Graphics processing unit prices fall alongside cryptocurrencies

July 12, 2018
Chris Wheal

Prices for the graphics processing units known as add-in boards (AIBs) that are used in cryptocurrency mining hardware have been falling in recent days along with the price of digital tokens.

Graphic processing units at a cryptocurrency mining operation

While more commonly used in high-end gaming gear, the processing power that AIBs enable have made them popular for cryptocurrency mining units and were in peak demand during the crypto boom at the end of 2017 and beginning of 2018.

3 million sold in 2017

Analysis undertaken by Jon Peddie Research in February showed that more than three million add-in boards were sold to cryptocurrency miners in 2017, worth $776m.

Indeed, gamers struggled to get their hands on appropriate gear at the beginning of 2018, but in an email message to Computerworld, C Robert Dow, digital media manager at Jon Peddie Research said: “We have predicted a drop in processors as cryptocurrency prices dropped.”

He added: “The cost to run the mining rigs is not insignificant, so when the price for the currencies drop…, people will run rigs and choose to dump AIBs on the secondary market hoping to recover some cost.”

Crypto price drop

In mid-December the price of bitcoin peaked at $19,870.60, according to data from Investing.com. Such was the clamour for AIBs that in April AMD’s top end OEM 4GB RX580 six-pack cost $3,600 and almost impossible to source.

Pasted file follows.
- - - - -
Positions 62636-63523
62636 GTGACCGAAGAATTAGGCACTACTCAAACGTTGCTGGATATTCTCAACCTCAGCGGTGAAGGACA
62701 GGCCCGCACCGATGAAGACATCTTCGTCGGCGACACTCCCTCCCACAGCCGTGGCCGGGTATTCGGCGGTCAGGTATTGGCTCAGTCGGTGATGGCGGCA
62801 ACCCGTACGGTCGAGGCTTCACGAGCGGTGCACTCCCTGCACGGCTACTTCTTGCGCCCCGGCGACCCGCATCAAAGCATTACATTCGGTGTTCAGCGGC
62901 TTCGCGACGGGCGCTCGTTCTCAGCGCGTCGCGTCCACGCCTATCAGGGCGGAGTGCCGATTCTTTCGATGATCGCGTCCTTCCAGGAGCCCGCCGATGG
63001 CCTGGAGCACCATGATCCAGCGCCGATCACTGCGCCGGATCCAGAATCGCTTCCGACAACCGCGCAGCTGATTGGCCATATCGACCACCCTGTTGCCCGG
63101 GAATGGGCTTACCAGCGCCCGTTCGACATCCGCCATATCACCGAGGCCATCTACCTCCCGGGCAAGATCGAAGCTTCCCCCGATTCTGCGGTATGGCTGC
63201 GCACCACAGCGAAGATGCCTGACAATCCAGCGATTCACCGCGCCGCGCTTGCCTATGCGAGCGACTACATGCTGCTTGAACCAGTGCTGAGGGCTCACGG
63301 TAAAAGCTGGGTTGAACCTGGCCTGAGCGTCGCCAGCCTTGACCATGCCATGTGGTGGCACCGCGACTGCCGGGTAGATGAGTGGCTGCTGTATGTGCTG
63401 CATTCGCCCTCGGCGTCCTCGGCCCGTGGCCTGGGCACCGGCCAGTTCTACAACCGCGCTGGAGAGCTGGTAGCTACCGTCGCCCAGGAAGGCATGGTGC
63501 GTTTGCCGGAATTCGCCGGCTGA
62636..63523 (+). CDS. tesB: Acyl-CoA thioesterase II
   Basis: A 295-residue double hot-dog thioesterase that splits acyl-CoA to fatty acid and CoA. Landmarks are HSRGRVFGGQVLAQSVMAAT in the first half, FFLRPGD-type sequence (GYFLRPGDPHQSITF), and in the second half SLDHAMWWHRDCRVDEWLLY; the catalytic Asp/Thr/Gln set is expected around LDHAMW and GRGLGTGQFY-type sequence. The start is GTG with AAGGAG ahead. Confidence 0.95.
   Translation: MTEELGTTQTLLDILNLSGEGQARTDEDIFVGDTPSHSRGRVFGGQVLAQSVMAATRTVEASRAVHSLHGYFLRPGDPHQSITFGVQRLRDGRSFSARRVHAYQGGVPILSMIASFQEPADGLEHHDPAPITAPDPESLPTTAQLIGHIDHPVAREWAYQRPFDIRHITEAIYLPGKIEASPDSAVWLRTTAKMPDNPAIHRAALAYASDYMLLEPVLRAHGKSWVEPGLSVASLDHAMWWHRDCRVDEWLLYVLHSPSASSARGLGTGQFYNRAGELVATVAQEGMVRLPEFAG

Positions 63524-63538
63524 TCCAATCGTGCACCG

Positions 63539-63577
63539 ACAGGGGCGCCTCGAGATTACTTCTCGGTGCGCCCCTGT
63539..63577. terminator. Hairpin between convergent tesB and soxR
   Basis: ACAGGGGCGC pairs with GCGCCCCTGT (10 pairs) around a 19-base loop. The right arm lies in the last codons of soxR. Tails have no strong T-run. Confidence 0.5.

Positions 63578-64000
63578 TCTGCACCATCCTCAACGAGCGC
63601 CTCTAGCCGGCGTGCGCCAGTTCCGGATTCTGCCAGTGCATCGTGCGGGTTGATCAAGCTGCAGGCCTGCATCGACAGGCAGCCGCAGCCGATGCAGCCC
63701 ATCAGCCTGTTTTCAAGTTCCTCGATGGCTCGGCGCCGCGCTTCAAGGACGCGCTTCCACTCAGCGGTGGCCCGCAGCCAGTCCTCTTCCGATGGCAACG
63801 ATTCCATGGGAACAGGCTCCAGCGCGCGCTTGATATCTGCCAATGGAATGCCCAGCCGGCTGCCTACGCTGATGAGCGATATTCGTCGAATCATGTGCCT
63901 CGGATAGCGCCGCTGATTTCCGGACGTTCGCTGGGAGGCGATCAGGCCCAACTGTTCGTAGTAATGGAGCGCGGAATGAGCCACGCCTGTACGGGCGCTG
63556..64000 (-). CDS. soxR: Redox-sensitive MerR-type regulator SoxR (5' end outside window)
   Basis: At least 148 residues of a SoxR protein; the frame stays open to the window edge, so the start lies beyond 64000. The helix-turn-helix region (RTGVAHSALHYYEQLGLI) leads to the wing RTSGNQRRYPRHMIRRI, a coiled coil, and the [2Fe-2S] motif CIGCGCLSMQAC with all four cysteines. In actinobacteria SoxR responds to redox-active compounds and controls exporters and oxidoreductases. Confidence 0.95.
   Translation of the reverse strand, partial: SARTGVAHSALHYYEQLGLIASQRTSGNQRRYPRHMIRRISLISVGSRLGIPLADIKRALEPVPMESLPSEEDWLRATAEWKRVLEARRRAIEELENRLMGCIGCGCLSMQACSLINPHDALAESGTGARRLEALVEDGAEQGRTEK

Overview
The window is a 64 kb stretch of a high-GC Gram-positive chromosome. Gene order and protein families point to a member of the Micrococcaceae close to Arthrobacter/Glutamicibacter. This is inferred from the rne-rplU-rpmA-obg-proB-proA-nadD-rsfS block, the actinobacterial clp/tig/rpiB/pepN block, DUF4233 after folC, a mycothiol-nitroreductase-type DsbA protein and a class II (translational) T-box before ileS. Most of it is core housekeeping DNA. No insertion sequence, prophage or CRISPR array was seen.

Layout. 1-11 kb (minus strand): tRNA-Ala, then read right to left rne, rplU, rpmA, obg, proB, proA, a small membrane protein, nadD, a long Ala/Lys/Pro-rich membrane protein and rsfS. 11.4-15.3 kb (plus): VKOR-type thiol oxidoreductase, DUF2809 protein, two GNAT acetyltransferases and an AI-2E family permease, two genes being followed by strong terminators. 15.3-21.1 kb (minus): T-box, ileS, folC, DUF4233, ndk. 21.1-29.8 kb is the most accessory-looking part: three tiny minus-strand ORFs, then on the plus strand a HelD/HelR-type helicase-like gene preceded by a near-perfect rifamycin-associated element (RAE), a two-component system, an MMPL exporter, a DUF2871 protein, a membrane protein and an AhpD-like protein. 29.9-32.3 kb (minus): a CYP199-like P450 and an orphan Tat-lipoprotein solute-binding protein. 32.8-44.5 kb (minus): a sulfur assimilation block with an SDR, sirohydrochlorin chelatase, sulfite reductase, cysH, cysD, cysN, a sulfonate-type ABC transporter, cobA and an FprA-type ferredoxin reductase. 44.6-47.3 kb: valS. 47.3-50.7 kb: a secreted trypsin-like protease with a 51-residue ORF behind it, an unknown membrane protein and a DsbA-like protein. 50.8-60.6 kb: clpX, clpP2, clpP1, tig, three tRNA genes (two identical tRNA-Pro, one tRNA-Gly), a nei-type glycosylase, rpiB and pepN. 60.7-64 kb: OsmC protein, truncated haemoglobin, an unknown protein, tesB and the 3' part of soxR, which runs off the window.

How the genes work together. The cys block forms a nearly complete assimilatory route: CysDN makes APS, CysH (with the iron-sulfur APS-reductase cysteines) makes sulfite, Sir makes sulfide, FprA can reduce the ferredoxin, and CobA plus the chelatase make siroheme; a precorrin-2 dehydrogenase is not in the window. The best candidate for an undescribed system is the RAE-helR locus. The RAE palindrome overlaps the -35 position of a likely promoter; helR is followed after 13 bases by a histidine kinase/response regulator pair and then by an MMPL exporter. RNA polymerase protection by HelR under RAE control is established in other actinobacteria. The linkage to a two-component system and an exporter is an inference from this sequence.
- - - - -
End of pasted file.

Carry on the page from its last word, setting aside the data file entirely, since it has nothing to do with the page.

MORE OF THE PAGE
Bitcoin is currently languishing near the $6,200 mark and the same AIB six-pack is selling for around $2,500.

Dow added: “We also suspect that NVIDIA and AMD have some built up inventory, and that will affect average selling prices as well.

“Prior to the surge in buying of AIBs for cryptocurrency mining, AIB prices were flat to declining slightly which is a trend that will continue at least until new families of cards are introduced.”

Manufacturer share prices

The fall in the average selling prices for AIBs has had little impact on the share prices of their manufacturers, however.

Last month OpenLedger reported that AMD’s stock price had risen 82%, thanks in part to the rising numbers of their processing units being sold to cryptocurrency miners.

AMD’s share price hit a peak of $17.34 on 18 June and has since eased to $16.27. Nvidia’s shares have reacted a little worse: having peaked at $269.20 on 14 June they now stand at $247.53.

Post written by Chris Wheal
Chris Wheal is editor of OpenLedger's news and features service. An award-wining business journalists himself, he runs a team of freelance journalists from across the UK and north America.

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